Start by dicing all the veggies and adding them to a lightly oiled Crock Pot, set on high (for 4 or 6 hours).  When you use leeks, make sure to clean them extra well–they are known to be gritty in between the leaves.  If they’re extra bad, you can submerge them in a bowl of water and let the dirt fall to the bottom.

Add the spices, then the ham bone.  Sorry about the grisly image–kind of difficult to make it look attractive.  Top off with split peas, broth, and lastly with water.  I used four cups to make sure everything was covered with water, and it ended up making the soup the perfect consistency.  You can start with less and add more if you need it later, of course.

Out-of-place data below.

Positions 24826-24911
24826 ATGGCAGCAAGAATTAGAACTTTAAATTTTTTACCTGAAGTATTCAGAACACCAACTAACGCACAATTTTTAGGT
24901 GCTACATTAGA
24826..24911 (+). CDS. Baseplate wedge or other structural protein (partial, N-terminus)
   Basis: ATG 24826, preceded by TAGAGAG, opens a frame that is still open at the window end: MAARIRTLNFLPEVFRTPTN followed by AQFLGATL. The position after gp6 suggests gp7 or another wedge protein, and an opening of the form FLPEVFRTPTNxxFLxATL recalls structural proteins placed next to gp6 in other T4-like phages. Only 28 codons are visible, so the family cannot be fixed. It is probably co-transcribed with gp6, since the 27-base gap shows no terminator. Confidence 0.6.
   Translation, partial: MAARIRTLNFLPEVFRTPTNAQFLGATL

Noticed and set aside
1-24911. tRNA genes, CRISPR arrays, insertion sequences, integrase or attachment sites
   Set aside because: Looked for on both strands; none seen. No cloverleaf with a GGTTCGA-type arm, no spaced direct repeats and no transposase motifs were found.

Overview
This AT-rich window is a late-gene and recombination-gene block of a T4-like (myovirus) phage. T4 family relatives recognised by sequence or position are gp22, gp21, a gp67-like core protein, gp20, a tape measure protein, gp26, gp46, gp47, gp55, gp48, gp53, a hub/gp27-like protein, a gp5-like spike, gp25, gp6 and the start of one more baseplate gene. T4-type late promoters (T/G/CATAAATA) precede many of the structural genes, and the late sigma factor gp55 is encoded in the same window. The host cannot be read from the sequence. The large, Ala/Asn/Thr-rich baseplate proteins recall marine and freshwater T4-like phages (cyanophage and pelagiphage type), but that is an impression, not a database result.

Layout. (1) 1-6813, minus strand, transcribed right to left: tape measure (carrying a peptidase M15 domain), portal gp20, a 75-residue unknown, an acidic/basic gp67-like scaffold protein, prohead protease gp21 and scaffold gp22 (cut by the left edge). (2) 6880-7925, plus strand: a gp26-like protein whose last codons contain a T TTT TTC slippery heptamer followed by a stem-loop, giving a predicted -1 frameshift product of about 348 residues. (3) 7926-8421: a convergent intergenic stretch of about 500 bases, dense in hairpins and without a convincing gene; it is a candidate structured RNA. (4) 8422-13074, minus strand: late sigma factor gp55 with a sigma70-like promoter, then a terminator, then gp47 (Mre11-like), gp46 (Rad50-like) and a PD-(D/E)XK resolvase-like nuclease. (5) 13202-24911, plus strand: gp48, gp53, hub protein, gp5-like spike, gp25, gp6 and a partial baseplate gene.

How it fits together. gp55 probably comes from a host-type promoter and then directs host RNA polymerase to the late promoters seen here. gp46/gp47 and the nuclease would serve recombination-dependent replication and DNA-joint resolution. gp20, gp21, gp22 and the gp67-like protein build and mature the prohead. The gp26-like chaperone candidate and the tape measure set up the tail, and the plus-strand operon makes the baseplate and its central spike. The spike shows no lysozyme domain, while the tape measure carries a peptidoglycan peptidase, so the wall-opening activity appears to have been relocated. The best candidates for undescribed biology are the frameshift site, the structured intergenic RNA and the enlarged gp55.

Allow the soup to cook until the peas fall apart.  Remove the ham bone and bay leaves, and season with salt and pepper to taste.  Serve immediately.

I’ve made pea soup several times before, but this is by far the best one.  You just can’t replace that deep and amazing flavor from the ham bone by using bacon–you just can’t.  Often I will add chunks of ham to the soup as well, but I didn’t have any and I must say I didn’t really miss them at all.

Fritz, who is often not a fan of split pea soup, approved heartily. 

On another exciting note, I received a box full of goodies from Swanson Health Products today!  They sent me a $25 coupon to use on anything from their website to review–and hey, I’m a poor college student and I love treating myself to some free food–especially if it’s not my standard fare.

So here’s what I picked:

  1. Pure Raw Buckwheat Honey from Y. S. Organic Bee Farm,
  2. Mayan Cocoa Spice Tea from Yogi Tea,
  3. Almond Flour from NOW Foods,
  4. Organic Whole-Wheat Pastry Flour from Bob’s Red Mill,